1.  Crash due incorrect resource string when there is an error setting the messageTrackingEnabled property on the AD (Error msg: Index (zero based) must be greater than or equal to zero and less than the size of the argument list.)  This update means you no longer have to apply the .NET update for the Wizard to properly enable Message Tracking.

2.  A valid domain is reported as not valid for the Mailbox Access Account if domain uses DNS in other forest (Error msg: "Invalid domain for the mailbox access account")

3.  DCR: Wizard does not support NetBIOS domain names containing a period (.)

4.  Wizard incorrectly matches a valid list of services to monitor if more than one service is inside double-quotes

5.  Wizard incorrectly assumes that the AD schema has been extended for Exchange 2003 when configuring Exchange 2000 servers


IBM In Denial Over Lotus Notes

The marketing folks in IBM's Lotus division are starting to sound like the Black Knight in Monty Python and the Holy Grail, who insists he's winning a fight even as he loses both arms and legs: "'Tis but a scratch," the Black Knight declares after one arm is lopped off. "Just a flesh wound," he says after losing the other. "I'm invincible!"

The same goes for IBM's Lotus, which keeps declaring victory even as Microsoft carves it up. First Microsoft consumed Lotus's 1-2-3 spreadsheet business. Lotus spinmeisters insisted Microsoft wasn't really winning because Lotus 1-2-3 still had a larger installed base. Eventually that wasn't true either. Now Microsoft's Exchange has clawed its way to the top of the corporate e-mail market, displacing Notes/Domino, which once dominated e-mail and was the main reason IBM paid $3.2 billion to acquire Lotus in 1995.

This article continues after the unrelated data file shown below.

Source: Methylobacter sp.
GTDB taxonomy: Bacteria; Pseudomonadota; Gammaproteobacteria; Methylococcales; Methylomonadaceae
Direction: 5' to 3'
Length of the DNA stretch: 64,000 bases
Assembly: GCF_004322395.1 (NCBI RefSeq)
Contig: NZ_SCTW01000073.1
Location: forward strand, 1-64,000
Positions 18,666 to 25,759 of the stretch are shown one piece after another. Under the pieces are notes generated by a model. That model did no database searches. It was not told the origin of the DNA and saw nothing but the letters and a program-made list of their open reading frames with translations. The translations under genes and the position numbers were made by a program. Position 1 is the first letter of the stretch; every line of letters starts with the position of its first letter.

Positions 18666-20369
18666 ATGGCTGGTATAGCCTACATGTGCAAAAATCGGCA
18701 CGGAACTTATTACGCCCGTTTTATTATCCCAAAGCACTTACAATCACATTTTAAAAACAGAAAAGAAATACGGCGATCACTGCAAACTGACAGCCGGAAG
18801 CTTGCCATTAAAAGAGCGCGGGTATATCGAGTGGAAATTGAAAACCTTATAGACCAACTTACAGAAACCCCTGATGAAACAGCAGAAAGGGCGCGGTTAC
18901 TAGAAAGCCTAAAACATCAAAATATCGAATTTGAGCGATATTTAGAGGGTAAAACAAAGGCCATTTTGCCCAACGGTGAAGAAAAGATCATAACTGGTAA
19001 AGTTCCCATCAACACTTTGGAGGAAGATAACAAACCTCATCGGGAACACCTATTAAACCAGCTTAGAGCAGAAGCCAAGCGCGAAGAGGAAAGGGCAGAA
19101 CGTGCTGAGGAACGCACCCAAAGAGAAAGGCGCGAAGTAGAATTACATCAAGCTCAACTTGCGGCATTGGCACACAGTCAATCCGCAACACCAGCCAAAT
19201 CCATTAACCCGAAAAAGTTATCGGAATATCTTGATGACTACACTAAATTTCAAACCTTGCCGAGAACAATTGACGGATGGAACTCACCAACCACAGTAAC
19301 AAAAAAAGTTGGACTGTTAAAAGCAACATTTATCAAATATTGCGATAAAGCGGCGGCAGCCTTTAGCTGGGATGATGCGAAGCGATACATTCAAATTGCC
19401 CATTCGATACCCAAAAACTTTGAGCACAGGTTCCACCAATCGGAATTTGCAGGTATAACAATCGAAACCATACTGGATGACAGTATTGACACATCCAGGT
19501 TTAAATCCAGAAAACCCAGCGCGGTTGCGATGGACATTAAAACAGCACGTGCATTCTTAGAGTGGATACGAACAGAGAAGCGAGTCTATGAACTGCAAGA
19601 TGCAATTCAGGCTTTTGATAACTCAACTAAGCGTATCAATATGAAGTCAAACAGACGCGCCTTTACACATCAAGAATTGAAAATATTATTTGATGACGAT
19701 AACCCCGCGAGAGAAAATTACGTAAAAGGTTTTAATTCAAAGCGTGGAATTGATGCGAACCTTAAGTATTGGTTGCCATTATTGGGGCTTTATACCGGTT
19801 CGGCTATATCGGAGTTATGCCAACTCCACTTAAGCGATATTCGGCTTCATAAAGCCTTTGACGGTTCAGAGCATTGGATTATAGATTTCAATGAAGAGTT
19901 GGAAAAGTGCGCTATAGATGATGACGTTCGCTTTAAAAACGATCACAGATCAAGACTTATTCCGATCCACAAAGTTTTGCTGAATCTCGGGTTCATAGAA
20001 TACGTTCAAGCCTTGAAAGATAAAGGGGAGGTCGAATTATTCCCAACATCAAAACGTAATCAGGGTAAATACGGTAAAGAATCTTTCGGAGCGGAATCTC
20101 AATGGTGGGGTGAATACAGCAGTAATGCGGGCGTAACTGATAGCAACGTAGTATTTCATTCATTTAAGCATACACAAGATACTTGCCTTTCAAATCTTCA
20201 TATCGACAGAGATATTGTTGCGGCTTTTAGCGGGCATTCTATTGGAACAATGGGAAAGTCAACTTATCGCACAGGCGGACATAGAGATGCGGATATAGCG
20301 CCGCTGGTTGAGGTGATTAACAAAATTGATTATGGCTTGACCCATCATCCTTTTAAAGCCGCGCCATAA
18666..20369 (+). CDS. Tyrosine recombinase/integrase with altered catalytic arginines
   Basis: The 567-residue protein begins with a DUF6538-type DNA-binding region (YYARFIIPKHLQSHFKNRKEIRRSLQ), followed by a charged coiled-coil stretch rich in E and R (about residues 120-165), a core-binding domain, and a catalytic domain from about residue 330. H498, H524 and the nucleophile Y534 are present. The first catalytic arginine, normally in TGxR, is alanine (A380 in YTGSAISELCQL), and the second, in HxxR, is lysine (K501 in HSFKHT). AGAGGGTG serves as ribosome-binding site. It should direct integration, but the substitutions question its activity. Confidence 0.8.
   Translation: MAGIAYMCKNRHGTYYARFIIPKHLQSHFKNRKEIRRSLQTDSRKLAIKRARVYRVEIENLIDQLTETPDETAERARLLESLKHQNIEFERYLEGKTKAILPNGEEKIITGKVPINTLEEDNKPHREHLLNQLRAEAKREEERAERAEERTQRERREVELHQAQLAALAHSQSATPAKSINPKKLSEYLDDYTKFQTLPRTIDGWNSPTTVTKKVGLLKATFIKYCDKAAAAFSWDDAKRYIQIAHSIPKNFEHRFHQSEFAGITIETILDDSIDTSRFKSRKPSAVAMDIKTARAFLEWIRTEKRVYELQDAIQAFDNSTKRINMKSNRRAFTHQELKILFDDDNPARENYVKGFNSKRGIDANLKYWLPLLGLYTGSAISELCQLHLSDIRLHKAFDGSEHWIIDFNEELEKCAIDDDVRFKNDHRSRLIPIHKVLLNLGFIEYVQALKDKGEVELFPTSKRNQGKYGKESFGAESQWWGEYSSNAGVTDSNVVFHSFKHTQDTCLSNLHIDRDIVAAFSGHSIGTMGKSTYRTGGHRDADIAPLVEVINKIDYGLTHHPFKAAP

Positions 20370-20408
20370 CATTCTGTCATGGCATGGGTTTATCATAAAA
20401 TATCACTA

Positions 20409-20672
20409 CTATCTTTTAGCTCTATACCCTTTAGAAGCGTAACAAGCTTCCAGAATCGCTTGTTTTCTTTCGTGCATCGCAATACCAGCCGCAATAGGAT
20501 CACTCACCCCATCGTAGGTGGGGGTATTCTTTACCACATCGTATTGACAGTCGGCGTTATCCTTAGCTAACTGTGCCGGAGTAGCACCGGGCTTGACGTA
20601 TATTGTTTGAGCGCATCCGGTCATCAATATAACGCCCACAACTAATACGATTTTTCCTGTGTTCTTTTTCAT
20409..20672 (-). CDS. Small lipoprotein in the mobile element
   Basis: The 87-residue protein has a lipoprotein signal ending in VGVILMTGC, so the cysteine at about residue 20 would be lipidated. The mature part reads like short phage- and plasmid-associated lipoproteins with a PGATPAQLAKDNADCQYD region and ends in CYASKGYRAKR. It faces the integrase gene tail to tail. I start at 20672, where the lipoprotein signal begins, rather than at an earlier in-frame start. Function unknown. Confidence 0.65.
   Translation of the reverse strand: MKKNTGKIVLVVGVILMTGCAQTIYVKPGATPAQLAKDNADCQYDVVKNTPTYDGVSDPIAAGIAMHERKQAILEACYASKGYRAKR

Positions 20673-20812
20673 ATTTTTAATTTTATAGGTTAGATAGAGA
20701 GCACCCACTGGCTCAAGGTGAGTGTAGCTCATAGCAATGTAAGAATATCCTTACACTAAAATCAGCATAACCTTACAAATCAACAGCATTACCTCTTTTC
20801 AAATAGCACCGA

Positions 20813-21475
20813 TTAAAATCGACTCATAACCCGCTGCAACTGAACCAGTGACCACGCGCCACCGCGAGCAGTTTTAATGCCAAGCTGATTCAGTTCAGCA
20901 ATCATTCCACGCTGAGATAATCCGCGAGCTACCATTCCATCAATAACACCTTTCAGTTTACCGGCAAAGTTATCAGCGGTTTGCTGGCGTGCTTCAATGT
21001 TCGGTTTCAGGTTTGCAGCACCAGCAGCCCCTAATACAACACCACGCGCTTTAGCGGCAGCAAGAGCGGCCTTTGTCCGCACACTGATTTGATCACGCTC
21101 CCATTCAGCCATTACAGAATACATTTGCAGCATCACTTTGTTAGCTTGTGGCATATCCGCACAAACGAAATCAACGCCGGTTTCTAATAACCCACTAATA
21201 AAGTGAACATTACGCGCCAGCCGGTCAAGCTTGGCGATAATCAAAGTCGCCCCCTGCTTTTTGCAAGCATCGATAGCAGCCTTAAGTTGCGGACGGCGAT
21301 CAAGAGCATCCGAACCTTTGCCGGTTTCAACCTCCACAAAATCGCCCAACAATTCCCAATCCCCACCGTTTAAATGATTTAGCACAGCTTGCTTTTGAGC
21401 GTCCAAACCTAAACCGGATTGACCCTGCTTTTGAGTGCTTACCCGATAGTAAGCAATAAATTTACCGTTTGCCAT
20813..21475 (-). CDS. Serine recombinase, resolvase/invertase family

Exchange, first released in 1996, now outsells Notes/Domino and has a larger installed base and more momentum, many analysts say.
Yet IBM still claims Notes is the "best-selling" e-mail product on the market. And the rah-rah Lotus faithful--consultants who make a living by maintaining Notes and writing specialized Notes applications--promote this version of reality to their customers. (IBM declined to comment for this article.)

Conceived in 1984 and introduced in 1989, Notes has a user interface that some consider dated and overly complex. The product is also costly to operate, some say. Even IBM seems to think something new is needed. It has developed an e-mail program called Workplace Messaging, which is part of a new family of software products. IBM says Workplace Messaging won't replace Notes. Instead, IBM says Notes will, ahem, evolve and become part of the Workplace family. The truth is that the spin is aimed at keeping Notes customers from dropping Notes and switching to something else.